Actually not so secret - they were serialised
in the Guardian
from his election in 2001 up until 2004. What's a bit surprising is that they're really rather good - light, self-deprecating and amusing. It's enough to make you hope he's keeping a diary. Couple of samples:
There is nothing so dead as parliament in recess. The bars are shut, the tearoom has closed down (sob) and the cleaners shoot glances as if you are some kind of freak. I pass David Davis MP (Haltemprice and Howden) in the corridor, only for him to say: "didn't they tell you there was a recess." He wouldn't have said that a month ago when he was after my vote in the leadership contest. (Anyway, what is he doing here?)
Six months of being an opposition MP - and I have finally cracked what it's all about. The difference between being in government and being in opposition is incredibly simple. In government you spend the entire time wondering why no one can see all the good things you've achieved. In opposition you spend the whole time moaning that people should realise just how bad everything is. This leads to the most depressing aspect of opposition: part of you actually starts wanting things to get worse.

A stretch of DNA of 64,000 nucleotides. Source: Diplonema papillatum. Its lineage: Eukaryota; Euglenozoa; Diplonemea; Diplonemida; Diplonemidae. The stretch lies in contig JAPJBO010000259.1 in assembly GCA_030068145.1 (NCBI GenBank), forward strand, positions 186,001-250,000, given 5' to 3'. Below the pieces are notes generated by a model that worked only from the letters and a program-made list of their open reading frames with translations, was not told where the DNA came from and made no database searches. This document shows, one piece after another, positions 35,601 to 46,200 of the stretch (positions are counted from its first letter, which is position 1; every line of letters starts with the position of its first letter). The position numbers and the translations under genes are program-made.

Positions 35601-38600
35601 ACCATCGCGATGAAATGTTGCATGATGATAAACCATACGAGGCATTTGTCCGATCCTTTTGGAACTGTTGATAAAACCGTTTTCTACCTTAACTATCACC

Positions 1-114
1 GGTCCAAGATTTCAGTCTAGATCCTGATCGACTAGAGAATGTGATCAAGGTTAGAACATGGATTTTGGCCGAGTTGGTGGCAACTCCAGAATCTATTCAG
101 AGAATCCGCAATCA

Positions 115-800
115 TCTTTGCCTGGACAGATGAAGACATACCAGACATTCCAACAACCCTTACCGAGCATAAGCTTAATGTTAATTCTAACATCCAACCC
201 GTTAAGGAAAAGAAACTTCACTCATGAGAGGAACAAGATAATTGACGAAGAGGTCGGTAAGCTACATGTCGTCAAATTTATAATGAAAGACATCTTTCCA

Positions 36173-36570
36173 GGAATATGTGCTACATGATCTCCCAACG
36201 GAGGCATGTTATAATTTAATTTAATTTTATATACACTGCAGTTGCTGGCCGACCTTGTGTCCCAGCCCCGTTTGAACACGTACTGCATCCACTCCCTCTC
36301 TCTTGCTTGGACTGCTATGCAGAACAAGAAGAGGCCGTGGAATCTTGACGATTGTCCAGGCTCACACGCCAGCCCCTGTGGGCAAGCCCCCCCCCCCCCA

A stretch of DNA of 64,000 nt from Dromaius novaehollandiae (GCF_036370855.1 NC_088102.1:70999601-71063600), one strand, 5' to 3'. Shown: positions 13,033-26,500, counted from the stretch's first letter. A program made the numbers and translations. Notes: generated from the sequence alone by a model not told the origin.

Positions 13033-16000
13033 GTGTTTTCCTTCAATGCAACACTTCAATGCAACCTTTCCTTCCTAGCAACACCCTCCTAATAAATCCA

It's a shame, although inevitable I suppose, that he stopped writing them, but they give an intriguing insight into how Cameron thinks. He writes a whole lot better than Brown does at any rate.
UPDATE: How about this
I am an instinctive libertarian who abhors state prohibitions and tends to be sceptical of most government action, whether targeted against drug use or anything else. And on the drugs issue, libertarians and sceptics can have a field day. About the only thing all our witnesses agreed on was that the government's strategy was a failure and prohibition over many decades had not worked.
Labels: Cameron, Media, politics